Categories
05. Denial Periods

School District of the Village of Spring Lake, Ottawa County v Bassett – 5.05

School District of the Village of Spring Lake, Ottawa County v Bassett
Digest no. 5.05

Section 27(i)

Cite as: School Dist of the Village of Spring Lake, Ottawa County v Bassett, unpublished opinion of the Ottawa Circuit Court, issued June 10, 1983 (Docket No. 81-5806-AV).

Appeal pending: No
Claimant: Charles Bassett, Deborah L. Boyink, et al.
Employer: Village of Spring Lake
Docket no.: B80 16573 RO1 75319
Date of decision: June 10, 1983

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CIRCUIT COURT HOLDING: As of June 30, 1980, claimants’ employment status was insecure, uncertain and very much in doubt.

FACTS: The school district scheduled a millage vote for June 9, 1980. The millage vote failed. On June 2, 1980,the school district sent a letter to claimant(s) notifying them that they no longer had reasonable assurance of reemployment. A second millage vote was scheduled for August 26, 1980. The school district sent a letter to Claimant(s) on July 7, 1980, extending reasonable assurance based upon the potential passage of the millage.

DECISION: Claimants are eligible for benefits.

RATIONALE: Black’s Law Dictionary defines “assurance” as “a pledge, guarantee, or surety, a representation or declaration tending to inspire full confidence, a making secure.” The record discloses a number of facts that would make claimants insecure regarding their future employment: (1) The first millage vote failed. (2) The Superintendent of Schools prepared a “Tentative Lay-Off Roster-Professional Staff,” which he shared with claimants. The roster stated that the claimants “will in all probability be placed on lay-off status as of June 2, 1980, in anticipation of uncertain employment … ” (3) Claimants’ names were placed in the Board of Education minutes of June 23, 1980 as being those identified for layoff.

The statutory language recited in the July 7, 1981 letter was insufficient to alter … the preceding circumstances.

Digest Author: Board of Review (original digest here)
Digest Updated:
11/90

Categories
05. Denial Periods

MESC v Orchard View School District – 5.03

MESC v Orchard View School District
Digest no. 5.03

Section 27(i)

Cite as: MESC v Orchard View School Dist, unpublished opinion of the Muskegon Circuit Court, issued January 12, 1983 (Docket No. 82-16963 AV).

Appeal pending: No
Claimant: Susan D. Stone
Employer: Orchard View School District
Docket no.: ERB81 12652 80417
Date of decision: January 12, 1983

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CIRCUIT COURT HOLDING: Substitute teachers are not excepted from the school denial provisions of the Act.

FACTS: Claimant, a contract teacher, was laid off for lack of work. She applied for unemployment benefits and began working as a substitute teacher for Orchard View and Mona Shores School Districts. Mona Shores School District provided one or two days a week of substitute teaching. She was given assurance that she would be on the substitute teachers’ list for Mona Shores School District for the following semester.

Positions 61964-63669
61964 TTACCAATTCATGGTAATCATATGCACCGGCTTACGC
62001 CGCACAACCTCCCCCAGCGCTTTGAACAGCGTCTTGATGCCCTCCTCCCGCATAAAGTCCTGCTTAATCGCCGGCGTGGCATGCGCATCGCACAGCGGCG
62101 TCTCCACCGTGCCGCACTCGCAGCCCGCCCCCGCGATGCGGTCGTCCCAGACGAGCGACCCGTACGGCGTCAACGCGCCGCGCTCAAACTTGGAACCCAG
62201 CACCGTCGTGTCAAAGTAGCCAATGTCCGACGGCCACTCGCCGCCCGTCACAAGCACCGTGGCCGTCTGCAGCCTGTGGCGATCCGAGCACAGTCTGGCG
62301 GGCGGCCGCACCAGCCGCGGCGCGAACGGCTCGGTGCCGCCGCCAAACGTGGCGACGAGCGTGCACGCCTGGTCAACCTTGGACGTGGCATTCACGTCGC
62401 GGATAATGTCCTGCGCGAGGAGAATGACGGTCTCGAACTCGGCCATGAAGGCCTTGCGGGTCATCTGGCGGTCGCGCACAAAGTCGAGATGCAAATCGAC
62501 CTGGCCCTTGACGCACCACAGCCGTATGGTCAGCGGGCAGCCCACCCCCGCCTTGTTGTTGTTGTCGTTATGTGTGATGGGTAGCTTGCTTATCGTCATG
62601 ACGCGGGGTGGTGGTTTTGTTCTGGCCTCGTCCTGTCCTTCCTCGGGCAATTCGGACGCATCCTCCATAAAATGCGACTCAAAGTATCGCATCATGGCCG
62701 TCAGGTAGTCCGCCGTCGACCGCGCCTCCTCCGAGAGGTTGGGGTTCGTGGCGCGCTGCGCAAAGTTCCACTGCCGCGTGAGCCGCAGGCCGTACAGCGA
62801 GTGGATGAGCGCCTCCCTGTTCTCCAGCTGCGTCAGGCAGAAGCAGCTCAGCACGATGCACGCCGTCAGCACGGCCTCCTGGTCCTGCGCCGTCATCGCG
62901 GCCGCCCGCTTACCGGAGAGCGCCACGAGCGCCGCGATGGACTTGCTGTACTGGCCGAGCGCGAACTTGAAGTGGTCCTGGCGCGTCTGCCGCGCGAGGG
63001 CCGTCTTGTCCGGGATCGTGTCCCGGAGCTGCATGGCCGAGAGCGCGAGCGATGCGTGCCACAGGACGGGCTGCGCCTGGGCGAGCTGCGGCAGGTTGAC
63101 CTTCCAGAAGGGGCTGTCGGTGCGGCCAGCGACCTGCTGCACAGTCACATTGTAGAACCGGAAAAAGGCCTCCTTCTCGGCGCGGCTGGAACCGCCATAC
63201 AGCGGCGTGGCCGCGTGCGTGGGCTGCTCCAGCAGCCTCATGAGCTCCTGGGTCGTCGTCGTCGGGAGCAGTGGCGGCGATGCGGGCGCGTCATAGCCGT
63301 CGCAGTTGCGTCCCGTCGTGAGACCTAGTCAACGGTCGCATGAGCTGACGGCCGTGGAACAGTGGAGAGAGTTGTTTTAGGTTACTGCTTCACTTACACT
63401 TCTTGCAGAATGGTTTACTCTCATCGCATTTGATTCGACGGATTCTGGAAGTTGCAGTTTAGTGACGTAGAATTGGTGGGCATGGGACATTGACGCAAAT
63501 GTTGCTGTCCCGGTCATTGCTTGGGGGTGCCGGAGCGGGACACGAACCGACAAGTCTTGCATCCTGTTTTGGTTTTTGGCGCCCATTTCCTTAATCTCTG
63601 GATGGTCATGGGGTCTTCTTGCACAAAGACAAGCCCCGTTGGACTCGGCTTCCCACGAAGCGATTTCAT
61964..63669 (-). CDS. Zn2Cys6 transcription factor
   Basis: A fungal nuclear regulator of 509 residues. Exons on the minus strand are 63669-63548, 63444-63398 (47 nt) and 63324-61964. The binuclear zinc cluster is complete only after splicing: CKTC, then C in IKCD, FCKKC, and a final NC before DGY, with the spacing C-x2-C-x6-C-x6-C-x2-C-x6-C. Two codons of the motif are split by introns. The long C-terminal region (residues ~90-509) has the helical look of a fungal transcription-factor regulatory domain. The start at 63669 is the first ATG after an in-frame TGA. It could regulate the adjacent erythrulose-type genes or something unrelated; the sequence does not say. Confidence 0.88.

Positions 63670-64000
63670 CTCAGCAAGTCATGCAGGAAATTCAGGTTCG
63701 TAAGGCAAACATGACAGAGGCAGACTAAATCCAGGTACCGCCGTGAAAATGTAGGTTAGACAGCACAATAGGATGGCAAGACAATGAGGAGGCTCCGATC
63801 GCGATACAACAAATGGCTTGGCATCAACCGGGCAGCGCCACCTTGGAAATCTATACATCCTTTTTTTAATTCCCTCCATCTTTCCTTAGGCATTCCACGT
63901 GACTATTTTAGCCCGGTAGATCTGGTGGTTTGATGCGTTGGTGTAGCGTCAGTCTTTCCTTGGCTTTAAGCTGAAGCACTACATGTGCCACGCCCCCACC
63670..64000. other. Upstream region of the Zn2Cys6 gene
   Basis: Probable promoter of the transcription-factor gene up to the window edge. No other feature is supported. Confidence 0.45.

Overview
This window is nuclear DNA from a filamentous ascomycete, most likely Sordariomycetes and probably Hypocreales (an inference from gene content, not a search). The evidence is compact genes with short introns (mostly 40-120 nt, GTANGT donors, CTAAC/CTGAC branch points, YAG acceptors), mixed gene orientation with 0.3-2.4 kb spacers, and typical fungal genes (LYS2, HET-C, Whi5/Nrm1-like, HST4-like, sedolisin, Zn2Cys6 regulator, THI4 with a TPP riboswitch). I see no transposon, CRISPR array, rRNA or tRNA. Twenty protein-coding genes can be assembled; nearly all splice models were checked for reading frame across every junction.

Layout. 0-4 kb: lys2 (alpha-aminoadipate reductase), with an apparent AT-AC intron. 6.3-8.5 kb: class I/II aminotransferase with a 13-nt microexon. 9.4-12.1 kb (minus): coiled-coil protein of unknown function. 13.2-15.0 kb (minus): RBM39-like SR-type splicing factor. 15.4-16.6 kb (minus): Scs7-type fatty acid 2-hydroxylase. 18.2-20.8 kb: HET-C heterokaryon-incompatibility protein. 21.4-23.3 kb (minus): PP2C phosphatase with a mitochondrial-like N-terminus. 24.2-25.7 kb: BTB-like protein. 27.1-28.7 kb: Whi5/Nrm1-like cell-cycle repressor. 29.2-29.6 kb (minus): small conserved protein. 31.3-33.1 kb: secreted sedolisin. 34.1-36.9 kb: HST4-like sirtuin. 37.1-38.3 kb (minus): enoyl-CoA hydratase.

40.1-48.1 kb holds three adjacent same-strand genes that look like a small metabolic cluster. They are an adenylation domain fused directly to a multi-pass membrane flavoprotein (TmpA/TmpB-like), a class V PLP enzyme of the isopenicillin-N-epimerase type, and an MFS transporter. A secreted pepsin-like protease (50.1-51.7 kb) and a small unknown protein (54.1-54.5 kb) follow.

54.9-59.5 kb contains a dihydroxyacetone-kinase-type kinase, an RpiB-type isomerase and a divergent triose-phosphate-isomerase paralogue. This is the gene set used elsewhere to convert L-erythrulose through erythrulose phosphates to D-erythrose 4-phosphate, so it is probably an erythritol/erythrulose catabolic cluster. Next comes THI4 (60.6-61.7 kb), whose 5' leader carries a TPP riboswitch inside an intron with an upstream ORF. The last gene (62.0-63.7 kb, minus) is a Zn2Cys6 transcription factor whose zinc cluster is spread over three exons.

DECISION: Claimant is ineligible for benefits.

RATIONALE: The Act itself does not spell out that substitute work for a contract full time teacher excepts Claimant from the denial provisions of the Act. “When exceptions are being dealt with, it is necessary that there be a strict interpretation of the Act.”

Digest Author: Board of Review (original digest here)
Digest Updated:
11/90

Categories
10. Voluntary Leaving

Makela v Waterford School District – 10.20

Makela v Waterford School District
Digest no. 10.20

Section 29(1)(a)

Cite as: Makela v Waterford School Dist, unpublished opinion of the Michigan Employment Security Board of Review, issued April 9, 1980 (No. B79 01484 66562).

Appeal pending: No
Claimant: Eve Makela
Employer: Waterford School District
Docket no.: B79 01484 66562
Date of decision: April 9, 1980

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BOARD OF REVIEW HOLDING: Where an individual is on a layoff for lack of work, and resigns to accept work with another employer, the claimant is not disqualified for voluntary leaving.

FACTS: The claimant, a teacher aide, was laid off in June. She received reasonable assurance or reemployment in the fall. While on layoff, the claimant accepted office work with another employer, and resigned the teacher aide position.

DECISION: The claimant is not disqualified for voluntary leaving.

RATIONALE: “Prior Board decisions have consistently held that in order for the disqualification provisions of Section 29(1)(a) to apply the claimant must be actually in employment or that the employment relationship continues as in the case of a leave of absence or labor dispute. Here, the claimant was not in employment when she quit and, therefore, is not subject to the disqualification provisions of the Act. See Wright (Packard Motor Car Co), Appeal Docket No. B9-1771-9898 (1949).”

Digest Author: Board of Review (original digest here)
Digest Updated: 11/90